Andrias Nicho Nugraha
ENG 101- 5772
Cursive, should it exist in our children education?
Coca cola logo is one example of cursive writing. It was created by John Pemberton’s partner and bookkeeper, Frank Mason Robinson in 1885. They were thinking about how to make two Cs look well in advertising. It was Robinson who came up with the name and chose the logo’s distinctive cursive script. Coca cola’s script was known as Spenserian script. It was developed in the mid 19th century and was dominant form of formal handwriting in the United States. The original cursive writing was used in English before The Norman Conquest. Cursive writing was widely used in official documents in England from early in the 16th century.
These days, there is a debate about should school require children to learn cursive or not. Morgan Polikoff says in the opinion pages of New York Times that district and states should not mandate it. He said because he thought cursive is an old fashion writing style and not many people are using it anymore. He also said it would be more effective if teachers only taught one style of writing and not wasting time in teaching two style of writing, so students could be more focused on science for their future need.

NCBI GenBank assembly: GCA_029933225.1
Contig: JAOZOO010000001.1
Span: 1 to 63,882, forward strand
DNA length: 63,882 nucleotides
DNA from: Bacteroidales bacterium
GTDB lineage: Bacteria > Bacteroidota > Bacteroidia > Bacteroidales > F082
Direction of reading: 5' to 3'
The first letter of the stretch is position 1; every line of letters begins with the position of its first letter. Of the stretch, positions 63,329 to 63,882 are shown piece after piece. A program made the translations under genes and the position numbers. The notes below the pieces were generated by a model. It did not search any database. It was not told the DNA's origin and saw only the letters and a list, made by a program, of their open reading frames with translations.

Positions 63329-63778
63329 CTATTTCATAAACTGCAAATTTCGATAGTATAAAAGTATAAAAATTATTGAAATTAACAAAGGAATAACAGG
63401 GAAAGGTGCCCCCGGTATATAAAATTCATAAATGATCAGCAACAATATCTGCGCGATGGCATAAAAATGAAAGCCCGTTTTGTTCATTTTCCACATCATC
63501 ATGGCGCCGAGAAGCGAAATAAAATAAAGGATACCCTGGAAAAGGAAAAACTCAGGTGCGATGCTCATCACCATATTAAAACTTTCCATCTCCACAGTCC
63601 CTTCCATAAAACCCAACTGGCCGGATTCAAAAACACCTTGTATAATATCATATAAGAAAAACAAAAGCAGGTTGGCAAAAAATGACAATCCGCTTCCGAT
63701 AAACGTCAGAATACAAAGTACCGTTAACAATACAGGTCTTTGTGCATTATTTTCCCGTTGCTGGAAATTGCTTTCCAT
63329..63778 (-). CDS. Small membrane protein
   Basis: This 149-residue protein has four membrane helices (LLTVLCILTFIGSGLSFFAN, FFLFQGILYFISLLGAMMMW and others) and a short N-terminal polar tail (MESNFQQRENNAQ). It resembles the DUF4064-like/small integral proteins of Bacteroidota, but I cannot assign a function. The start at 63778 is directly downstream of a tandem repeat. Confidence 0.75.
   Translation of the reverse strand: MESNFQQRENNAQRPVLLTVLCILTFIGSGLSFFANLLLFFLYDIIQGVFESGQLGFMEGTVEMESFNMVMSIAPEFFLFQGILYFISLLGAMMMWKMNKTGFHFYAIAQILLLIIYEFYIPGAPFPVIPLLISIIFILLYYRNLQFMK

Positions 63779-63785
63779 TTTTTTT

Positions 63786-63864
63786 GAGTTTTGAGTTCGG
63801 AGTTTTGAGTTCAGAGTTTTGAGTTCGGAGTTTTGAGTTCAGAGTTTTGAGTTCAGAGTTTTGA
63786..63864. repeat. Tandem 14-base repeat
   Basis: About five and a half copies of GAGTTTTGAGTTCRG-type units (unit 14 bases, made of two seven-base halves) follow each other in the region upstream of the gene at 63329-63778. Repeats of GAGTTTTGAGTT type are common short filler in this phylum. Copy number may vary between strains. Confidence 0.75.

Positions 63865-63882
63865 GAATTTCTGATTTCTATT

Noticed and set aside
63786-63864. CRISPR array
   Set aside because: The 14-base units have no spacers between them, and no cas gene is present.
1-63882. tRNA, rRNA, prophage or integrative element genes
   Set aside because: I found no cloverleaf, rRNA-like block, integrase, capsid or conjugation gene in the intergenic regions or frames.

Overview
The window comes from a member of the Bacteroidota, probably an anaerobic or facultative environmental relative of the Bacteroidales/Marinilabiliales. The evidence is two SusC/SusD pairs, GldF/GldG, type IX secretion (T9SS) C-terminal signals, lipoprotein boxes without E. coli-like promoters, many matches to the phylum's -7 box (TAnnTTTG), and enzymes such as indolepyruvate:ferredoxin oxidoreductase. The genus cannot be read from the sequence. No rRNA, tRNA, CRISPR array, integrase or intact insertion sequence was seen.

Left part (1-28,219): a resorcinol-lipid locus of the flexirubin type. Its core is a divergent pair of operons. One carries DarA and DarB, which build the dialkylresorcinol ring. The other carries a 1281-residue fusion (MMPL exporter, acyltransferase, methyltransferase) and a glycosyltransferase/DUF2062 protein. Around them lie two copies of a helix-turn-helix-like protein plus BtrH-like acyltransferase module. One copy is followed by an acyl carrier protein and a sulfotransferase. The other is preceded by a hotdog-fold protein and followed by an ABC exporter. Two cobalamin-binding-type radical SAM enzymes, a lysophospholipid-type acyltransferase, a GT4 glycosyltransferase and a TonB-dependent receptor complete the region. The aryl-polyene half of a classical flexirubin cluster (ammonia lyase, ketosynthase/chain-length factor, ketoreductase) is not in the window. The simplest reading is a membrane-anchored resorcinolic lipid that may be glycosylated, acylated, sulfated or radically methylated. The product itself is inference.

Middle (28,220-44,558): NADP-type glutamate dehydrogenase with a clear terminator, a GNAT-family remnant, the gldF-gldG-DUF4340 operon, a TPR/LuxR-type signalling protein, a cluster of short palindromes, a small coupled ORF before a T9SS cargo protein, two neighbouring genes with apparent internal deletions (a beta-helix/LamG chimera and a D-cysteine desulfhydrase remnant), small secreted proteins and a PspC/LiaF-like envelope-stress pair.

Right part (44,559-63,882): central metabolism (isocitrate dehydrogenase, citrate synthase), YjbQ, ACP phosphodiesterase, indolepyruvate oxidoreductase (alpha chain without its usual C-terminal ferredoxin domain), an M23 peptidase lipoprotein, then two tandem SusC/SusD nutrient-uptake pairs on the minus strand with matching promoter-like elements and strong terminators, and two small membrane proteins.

In the same time Kate Gladstone, the founder of Handwriting Repair and director of the World Handwriting Contest says “hand writing matters, but not cursive”. In 2012, handwriting teachers were surveyed at a conference hosted by Zaner-Bloser it resulted in only 37 percent who wrote in cursive, another 8 percent printed. The majority, 55 percent, wrote a hybrid. Hybrid is a combined style from cursive and print, which mostly make our writing faster. “So why do we have to mandate cursive?” She said.
In my opinion, it is necessary to teach cursive to students. There are a lot of advantages from cursive writing. I agree with Suzanne Baruch Asherson who said learning cursive could help to improve brain development areas in thinking, language...